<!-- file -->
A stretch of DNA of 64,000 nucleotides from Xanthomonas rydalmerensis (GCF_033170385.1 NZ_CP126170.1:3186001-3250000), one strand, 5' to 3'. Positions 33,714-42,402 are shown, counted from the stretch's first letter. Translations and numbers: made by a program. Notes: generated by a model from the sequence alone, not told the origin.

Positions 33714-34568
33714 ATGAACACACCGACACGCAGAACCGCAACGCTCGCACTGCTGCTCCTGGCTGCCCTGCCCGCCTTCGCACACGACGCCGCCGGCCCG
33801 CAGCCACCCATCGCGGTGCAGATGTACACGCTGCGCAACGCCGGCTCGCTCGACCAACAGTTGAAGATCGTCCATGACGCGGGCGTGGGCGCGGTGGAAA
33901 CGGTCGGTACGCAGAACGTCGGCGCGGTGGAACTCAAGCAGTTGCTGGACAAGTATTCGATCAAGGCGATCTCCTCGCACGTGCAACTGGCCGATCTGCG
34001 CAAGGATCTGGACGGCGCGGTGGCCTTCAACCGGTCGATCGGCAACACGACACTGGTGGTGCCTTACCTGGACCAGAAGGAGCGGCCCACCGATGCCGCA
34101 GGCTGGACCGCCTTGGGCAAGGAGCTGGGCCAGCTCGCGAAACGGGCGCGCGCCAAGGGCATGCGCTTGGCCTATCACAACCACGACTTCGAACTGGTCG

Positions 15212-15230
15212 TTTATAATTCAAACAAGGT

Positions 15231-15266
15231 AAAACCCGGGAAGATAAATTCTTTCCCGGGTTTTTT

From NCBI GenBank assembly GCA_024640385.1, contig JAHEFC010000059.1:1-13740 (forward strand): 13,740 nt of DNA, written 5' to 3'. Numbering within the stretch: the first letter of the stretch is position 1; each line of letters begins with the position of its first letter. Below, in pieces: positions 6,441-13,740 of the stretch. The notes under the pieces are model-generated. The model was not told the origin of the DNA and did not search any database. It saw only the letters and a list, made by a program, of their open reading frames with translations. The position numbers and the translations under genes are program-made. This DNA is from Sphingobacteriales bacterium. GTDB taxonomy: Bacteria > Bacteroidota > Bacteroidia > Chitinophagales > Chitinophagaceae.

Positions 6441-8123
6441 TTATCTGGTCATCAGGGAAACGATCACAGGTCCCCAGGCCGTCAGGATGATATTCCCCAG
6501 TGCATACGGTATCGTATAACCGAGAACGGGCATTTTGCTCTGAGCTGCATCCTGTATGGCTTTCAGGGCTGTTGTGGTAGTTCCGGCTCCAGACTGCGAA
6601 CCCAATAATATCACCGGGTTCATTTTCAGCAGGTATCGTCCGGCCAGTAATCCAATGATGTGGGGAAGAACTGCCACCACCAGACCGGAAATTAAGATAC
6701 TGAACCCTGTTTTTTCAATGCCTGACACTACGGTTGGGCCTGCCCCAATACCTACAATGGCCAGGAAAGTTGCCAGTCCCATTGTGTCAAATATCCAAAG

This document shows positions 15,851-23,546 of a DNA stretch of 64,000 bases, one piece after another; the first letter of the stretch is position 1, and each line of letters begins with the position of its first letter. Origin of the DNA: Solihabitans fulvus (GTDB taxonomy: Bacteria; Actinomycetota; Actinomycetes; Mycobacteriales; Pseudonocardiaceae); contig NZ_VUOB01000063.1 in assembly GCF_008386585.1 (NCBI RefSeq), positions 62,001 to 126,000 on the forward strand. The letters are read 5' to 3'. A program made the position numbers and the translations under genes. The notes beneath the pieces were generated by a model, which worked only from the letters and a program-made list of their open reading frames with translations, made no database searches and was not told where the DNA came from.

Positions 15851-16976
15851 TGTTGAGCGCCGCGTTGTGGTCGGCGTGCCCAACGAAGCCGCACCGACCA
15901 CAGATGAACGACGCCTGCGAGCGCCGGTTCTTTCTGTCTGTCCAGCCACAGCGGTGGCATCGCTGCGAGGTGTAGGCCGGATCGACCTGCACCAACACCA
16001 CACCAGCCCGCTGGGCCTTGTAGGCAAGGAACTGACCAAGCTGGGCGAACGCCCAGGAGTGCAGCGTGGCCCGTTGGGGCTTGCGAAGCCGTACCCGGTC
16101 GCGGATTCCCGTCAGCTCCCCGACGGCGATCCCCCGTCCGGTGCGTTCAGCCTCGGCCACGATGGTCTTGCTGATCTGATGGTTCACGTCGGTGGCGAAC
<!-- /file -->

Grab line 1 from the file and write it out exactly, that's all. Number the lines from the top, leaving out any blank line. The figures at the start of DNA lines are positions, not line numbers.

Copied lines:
A stretch of DNA of 64,000 nucleotides from Xanthomonas rydalmerensis (GCF_033170385.1 NZ_CP126170.1:3186001-3250000), one strand, 5' to 3'. Positions 33,714-42,402 are shown, counted from the stretch's first letter. Translations and numbers: made by a program. Notes: generated by a model from the sequence alone, not told the origin.